After college, I took an internship in the urban planning department of a mid-sized, U.S. city. I was excited to learn about the practice of urban planning and to see from the inside how cities continue to evolve. Urban planning, to me, seemed an important profession and a likely direction for my own career. But after six months of painstaking progress on a waterfront renewal project (punctuated by constant speculation about the ongoing FBI investigation in City Hall), I decided that public service was too slow and too bureaucratic for me. Instead, I landed in the fast-paced world of web application development, where I’ve worked for the past 10 years.
During my time developing web apps, I’ve witnessed tremendous innovation in the industry: web servers have been “virtualized” and can now be paid for by the hour; low-level integration tasks have been automated by sophisticated frameworks like Ruby on Rails; the open source community provides an ever-expanding universe of freely-available source code and tools. In addition, management protocols carried over from engineering and manufacturing have been replaced by Agile methodologies like XP and Scrum, which are better-suited to the iterative nature of rapid prototyping and development. These advancements allow modern web developers to build entire sites (and also companies) virtually overnight, and to do so without the need for massive rounds of funding. As Y Combinator founder, Paul Graham, puts it: “When starting a start-up was expensive, you had to get the permission of investors to do it. Now the only threshold is courage.”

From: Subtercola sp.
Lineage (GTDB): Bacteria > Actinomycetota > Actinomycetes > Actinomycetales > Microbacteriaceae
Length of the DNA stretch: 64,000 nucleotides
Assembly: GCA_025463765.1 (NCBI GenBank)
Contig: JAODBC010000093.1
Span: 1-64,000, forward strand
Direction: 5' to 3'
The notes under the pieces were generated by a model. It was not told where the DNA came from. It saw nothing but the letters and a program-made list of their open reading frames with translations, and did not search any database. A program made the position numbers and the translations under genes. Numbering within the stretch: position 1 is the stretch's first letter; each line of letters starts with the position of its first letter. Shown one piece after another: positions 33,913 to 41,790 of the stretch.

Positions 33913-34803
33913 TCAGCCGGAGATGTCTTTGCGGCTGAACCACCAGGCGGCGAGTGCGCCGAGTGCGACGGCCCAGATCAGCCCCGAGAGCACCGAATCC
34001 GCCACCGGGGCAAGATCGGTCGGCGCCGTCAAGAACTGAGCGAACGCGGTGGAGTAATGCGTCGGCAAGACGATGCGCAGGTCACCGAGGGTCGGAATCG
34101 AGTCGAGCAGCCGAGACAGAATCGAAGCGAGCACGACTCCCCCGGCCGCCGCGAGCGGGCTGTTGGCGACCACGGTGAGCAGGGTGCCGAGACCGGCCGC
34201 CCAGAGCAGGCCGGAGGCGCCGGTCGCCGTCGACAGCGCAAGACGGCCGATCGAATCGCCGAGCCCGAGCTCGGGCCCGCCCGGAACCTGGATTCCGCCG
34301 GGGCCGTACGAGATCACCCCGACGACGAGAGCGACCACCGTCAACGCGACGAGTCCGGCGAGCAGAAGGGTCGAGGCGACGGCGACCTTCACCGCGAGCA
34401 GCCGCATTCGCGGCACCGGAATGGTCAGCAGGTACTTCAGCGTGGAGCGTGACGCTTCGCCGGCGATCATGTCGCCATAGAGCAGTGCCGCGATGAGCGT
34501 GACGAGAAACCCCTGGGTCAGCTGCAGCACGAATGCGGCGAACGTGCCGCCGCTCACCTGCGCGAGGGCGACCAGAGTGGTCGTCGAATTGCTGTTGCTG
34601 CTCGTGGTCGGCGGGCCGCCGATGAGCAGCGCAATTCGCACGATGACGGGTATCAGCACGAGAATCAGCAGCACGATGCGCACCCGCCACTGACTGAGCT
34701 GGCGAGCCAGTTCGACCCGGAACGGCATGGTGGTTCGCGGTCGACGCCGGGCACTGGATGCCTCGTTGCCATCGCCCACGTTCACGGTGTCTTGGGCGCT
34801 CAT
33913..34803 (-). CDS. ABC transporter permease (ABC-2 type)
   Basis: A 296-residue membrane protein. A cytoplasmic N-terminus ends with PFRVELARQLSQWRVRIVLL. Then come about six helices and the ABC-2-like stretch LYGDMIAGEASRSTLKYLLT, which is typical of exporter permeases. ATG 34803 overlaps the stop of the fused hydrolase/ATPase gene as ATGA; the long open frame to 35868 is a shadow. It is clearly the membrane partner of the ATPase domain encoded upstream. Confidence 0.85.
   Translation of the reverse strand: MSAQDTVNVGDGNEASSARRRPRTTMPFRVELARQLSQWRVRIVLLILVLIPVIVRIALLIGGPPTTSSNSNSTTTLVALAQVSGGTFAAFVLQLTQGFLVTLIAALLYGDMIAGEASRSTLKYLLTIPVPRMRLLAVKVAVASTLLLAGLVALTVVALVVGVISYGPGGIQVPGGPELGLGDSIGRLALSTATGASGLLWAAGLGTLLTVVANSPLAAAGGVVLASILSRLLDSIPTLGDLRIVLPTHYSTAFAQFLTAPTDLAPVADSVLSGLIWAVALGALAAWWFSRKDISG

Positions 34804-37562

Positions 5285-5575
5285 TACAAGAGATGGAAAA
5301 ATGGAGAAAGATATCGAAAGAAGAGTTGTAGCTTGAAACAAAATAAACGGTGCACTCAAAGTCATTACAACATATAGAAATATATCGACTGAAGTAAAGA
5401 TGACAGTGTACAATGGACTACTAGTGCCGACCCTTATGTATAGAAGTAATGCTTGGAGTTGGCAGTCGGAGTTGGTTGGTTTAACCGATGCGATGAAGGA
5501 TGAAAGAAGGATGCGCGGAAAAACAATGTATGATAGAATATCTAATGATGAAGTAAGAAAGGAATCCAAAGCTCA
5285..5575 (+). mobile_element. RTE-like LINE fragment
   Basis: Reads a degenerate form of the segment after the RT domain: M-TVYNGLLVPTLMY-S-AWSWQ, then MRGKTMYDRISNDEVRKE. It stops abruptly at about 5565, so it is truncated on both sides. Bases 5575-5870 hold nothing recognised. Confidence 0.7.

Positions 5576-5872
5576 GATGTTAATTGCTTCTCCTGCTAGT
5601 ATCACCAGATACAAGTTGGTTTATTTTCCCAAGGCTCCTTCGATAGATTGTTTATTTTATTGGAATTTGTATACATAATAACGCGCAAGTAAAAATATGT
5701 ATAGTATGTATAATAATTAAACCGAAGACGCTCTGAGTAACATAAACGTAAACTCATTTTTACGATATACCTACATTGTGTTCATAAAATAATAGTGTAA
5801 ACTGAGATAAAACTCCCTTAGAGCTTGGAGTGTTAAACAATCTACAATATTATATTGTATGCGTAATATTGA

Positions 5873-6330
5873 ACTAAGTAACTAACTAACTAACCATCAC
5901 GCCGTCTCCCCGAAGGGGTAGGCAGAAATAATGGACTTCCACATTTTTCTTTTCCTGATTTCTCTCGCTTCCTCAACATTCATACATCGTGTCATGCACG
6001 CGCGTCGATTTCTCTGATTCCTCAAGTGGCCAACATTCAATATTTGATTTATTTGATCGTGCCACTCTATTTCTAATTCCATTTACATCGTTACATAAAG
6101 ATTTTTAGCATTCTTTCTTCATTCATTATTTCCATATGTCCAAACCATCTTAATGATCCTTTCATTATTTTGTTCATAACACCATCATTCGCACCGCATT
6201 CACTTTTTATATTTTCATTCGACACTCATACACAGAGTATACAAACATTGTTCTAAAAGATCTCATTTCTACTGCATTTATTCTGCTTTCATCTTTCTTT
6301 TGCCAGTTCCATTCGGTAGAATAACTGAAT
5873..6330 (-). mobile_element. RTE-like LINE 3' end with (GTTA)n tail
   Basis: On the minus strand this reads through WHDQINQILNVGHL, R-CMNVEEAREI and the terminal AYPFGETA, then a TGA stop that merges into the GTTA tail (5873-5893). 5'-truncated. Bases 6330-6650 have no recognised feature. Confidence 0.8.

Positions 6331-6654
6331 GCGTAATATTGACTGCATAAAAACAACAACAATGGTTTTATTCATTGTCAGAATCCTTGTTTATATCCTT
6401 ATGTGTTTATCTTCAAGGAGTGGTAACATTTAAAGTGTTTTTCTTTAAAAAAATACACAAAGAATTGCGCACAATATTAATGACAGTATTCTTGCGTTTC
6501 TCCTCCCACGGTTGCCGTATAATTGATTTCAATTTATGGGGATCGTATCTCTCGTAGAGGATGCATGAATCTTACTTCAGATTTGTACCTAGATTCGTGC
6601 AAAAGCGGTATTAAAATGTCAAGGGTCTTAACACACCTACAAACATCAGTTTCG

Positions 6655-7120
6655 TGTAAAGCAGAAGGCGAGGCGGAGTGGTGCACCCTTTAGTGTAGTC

It’s an exciting time to be working in software development, and yet — as one of the first Code for America Fellows — I find myself contemplating a return to the public sector. What would prompt me to make such a move? My reasons are summed up in Code for America’s own mission statement: to help city governments become more open, efficient and interactive by leveraging the tools and technologies of web 2.0.
It seems to me that the economic crisis gives elected officials a mandate to go beyond the status quo. Citizens feel a similar responsibility and are engaging in the civic process in new and meaningful ways. I believe that the Internet provides a perfect platform for this kind of dialog and that the potential for innovative gov 2.0 apps is limitless. It may be an exciting time in the private sector, but it’s an exciting time to be working in the public sector, too!
Tocqueville said that America’s greatness lies “not in being more enlightened than any other nation, but rather in her ability to repair her faults.” To me, that sounds like the description of any good start-up company: wasn’t America a “disruptive technology” when it launched? Doesn’t it have a solid value proposition and a loyal customer base? Hasn’t it refined its mission statement along the way?
Maybe a new dose of start-up culture is exactly what U.S. cities need. Maybe as Code for America advances its work, more lights will be on in City Hall at night and more ramen noodle bowls will be on desks in the morning. Maybe the Next Big Thing will come from City Hall instead of Silicon Valley. And perhaps, as a result, citizens will find new ways to engage in this critical phase of American history.